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In the last 20 years, many psychology researchers have found evidence that we have three cognitive, decision­making brain systems. I will call them the reflecting brain, the reflex brain and the archiving brain. Ideally they collab­orate for an optimal intellectual performance, although sometimes they compete with each other.

I’d first like to give you a summary of the key features of these brain systems because it is difficult to explain any one of them in detail, without referring to the others.


We are constantly thinking. This con­stant self-talk is about what we are doing, the situation, our goals, our­selves. The French philosopher Descartes said: Cogito ergo sum, I think, therefore I am. But the reverse is just as true: I am, therefore I think. Sum ergo cogito! As I described in my book “Stress: Friend and Foe”, this inner chatter even has an important influence on our emotions, behavior and body.

This thinking happens in the brain system that I call the reflecting brain.

The most important and uniquely human quality of the reflecting brain is that with it we can think about things that are not actually present, things that do not even exist. Hence it is not only able to think about the present but also about the past and the future. We can think, fantasize and invent stories. This brain system is responsible for conscious reflecting, logical, analytical and synthetic thinking, creative think­ing, problem solving, thinking ahead, reflecting on the past and deep think­ing.

This reflecting brain is slow, it needs sustained attention and concentration, and because of this it consumes lots of energy and easily becomes tired. For the purposes of this book it is very impor­tant to note that the reflecting brain can only handle one thought at a time; as such, it is like a serial processor.

The reflecting brain can think long­term, set long-term goals and be proactive, something that no other animal is capable of. For these reasons, psychologists sometimes call it the “goal-oriented brain", in contrast to the “stimulus-oriented" reflex brain.

One of the things that is uniquely human about the reflecting brain is that it can take precedence over our reflex brain. For this reason, this reflecting brain network is sometimes called the control network or the controlling brain.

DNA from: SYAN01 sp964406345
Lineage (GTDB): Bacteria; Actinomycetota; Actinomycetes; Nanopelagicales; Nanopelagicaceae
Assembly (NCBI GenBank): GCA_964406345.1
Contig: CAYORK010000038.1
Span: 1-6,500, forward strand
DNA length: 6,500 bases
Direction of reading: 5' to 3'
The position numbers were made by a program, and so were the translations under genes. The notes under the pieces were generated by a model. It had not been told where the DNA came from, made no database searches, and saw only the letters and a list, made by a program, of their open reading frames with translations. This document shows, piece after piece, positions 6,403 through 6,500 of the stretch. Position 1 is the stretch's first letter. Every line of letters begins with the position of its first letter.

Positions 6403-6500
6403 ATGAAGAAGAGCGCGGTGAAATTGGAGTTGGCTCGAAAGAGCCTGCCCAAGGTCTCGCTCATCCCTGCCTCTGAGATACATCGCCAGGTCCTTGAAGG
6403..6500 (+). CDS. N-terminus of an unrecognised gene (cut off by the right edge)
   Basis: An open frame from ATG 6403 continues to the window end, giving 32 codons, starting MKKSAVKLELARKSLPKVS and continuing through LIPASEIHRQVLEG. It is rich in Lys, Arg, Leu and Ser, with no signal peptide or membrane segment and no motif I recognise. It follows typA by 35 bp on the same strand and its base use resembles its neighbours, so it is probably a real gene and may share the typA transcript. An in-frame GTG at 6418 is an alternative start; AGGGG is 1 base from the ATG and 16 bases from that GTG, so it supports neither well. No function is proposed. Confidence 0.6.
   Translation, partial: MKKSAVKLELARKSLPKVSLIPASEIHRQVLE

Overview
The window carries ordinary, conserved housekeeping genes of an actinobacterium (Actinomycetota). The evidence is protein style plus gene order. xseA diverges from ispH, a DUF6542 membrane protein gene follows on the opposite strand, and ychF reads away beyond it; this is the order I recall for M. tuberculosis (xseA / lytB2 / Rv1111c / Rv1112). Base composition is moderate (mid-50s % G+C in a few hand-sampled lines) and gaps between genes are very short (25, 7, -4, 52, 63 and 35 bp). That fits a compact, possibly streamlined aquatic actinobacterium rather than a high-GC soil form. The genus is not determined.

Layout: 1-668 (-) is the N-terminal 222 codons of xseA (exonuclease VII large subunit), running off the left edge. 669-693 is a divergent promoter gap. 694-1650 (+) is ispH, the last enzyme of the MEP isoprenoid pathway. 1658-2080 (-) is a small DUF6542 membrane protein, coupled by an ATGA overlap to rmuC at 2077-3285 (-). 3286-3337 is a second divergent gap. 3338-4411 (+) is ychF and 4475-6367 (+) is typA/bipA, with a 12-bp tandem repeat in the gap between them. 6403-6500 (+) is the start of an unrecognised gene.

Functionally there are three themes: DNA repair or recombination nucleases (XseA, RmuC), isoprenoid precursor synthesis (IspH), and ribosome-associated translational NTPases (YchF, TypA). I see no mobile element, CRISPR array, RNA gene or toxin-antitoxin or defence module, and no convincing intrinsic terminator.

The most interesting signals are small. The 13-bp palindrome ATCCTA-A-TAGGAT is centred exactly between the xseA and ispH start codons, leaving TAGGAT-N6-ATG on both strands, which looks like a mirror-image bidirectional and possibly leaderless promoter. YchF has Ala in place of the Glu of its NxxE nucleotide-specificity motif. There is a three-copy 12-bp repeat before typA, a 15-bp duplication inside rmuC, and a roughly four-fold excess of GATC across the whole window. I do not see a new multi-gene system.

The oldest of the three systems, in evolutionary terms, is very fast, uncon­scious and autonomous. For the purpose of this book, to make reading and remembering easier, I will refer to it as the reflex brain, because it is as fast as a reflex. In psychological research it is often called “the stimulus-driven sys­tem". It is a kind of “snapshot brain" because its conclusions are in an extreme way based on the here and now and nothing else. In his excellent book about this brain “Thinking fast and slow" Daniel Kahneman calls this “What You See Is All There Is": WYSIATI. I prefer to call it “SNIA": Sensory Now Is All, because what exists for our reflex brain is not only what you see here and now, but also what is immediately present in the sensory world of hearing, smell, taste, touch, balance, tempera­ture, pain, acceleration and body awareness. As a result, our reflex brain is totally reactive, unable to be proactive or reflect on what has happened.

This brain can process many inputs at the same time, it does not consume much energy and it is lightning fast because it works with many genetic and acquired shortcuts. The natural, geneti­cally defined tendency is that our fascinating primitive reflex brain reacts faster than our fantastic reflecting brain. This was a big advantage for the survival of our human ancestors in their life or death struggle in the savan­nah a few million years ago. Yet it is often a liability in the jungle of the 21 st century because the speed of this sys­tem comes at a price: if we don’t give the reflecting brain the opportunity to check its rapid conclusions, the reflex brain makes a lot of irrational mistakes.